Mikyung Kang reported on major commercial online databases in Korea introducing her experience with Chollian, Hitel, Unitel and Nownuri (Nowcom). Services from these systems include, in most cases, internet services, web-hosting services, interest group support services such as group chatting, bulletin boards and newsgroups, as well as practical information on stock quotes, shopping, and much more. Ms. Kang summarized her overview of the issues related to the services she tested by dividing them into six categories:
1) there are relatively few scholarly information resources
2) freely accessible databases are on the increase
3) controlling entertainment resources is difficult
4) searching is inexpensive (or) rates for searching are low
5) interfaces are often not user-friendly
6) software environment is not standardized
She noted that we have access to a great variety of resources across the world, but if connections are attempted at bad times, use of these resource may be unworkable.
3. Report on Korean Collections Consortium of North America
Yong Kyu Choo, chair of the Korean Collections Consortium, presented an activity report of the Korean Collections Consortium of North America for the year 1997. He announced that the University of Toronto became the latest new member of the Consortium, which is now made up of nine members-institutions. The homepage of Korean Collections Consortium, created and developed by Mr. Choo, has links to each individual member library for further information regarding the specialized subject areas of each member library. The URL is http://www.lib.berkeley.edu/KConsort/index.html. He reported also about the change in budget allocation for next year, the last contract year from Korea Foundation to the Consortium members, a consequence of the economic crisis in Korea. Providing US$10,000 twice over the next two years, 1998 and 1999, Korea Foundation will fulfill its commitment to the development of Korean cooperative collections in North America. In conclusion, Mr. Choo also reported on decisions made by members at the last meeting in Chicago about following items:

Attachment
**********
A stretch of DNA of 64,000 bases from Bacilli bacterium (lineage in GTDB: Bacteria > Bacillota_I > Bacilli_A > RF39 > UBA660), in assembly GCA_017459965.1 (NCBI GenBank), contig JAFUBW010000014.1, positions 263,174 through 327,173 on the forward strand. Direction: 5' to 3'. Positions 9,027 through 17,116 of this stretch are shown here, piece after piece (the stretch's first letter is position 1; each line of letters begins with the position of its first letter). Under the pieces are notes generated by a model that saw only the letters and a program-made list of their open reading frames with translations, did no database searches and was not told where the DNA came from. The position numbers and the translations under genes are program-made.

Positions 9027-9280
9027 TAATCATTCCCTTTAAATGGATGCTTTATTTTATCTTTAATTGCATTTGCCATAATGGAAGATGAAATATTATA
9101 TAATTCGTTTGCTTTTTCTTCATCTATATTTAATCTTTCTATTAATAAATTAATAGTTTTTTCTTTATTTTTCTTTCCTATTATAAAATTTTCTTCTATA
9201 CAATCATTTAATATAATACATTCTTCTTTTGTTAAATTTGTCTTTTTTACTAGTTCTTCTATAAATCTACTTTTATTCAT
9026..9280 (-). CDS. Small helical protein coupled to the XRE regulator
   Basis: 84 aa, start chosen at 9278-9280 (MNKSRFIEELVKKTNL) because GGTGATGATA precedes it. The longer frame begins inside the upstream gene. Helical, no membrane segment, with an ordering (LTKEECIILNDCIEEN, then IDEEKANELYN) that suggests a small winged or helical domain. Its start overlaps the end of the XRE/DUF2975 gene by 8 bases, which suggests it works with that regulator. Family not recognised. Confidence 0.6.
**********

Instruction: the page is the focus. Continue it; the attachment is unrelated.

1. North Korean materials: As there is only a very limited number of titles at this subject to be divided by the members, it was agreed that each institution will collect as much as they can.
2. Annual report of KF (Korea Foundation) funded materials: Annually the list of titles purchased with KF funds is submitted by the Consortium members to the Foundation along with a financial report. For any recommendations of titles, it is acceptable to send suggestions to individual libraries in accordance with their specialized subject areas.
1. Sonya Lee from the Library of Congress announced that the Korean Bibliography Databases, prepared by the Korean Section in LC, will be available on the Asian Division Homepage sometime this summer. Consisting of about 7,500 records of English-language books on Korea, the database is expected to make a valuable contribution to research in the field of Korean studies.
2. Hyonggun Choi from the University of Chicago Library announced that a meeting of the CIC (Committee on Institutional Cooperation) Initiatives for Korean collections will be held in the same room following the meeting of the Korean Materials Committee. The meeting will further discuss the proposal for the CIC Korean Collections Consortium Task Force, submitted in January to the CIC libraries during the ALA Mid-Winter Conference.
3. Maureen Donovan, publisher/editor of Asian Database Online Community Electronic Newsletter announced that any comments, suggestions, and relevant contributions are always welcome.
Hyokyoung Lee / Notetaker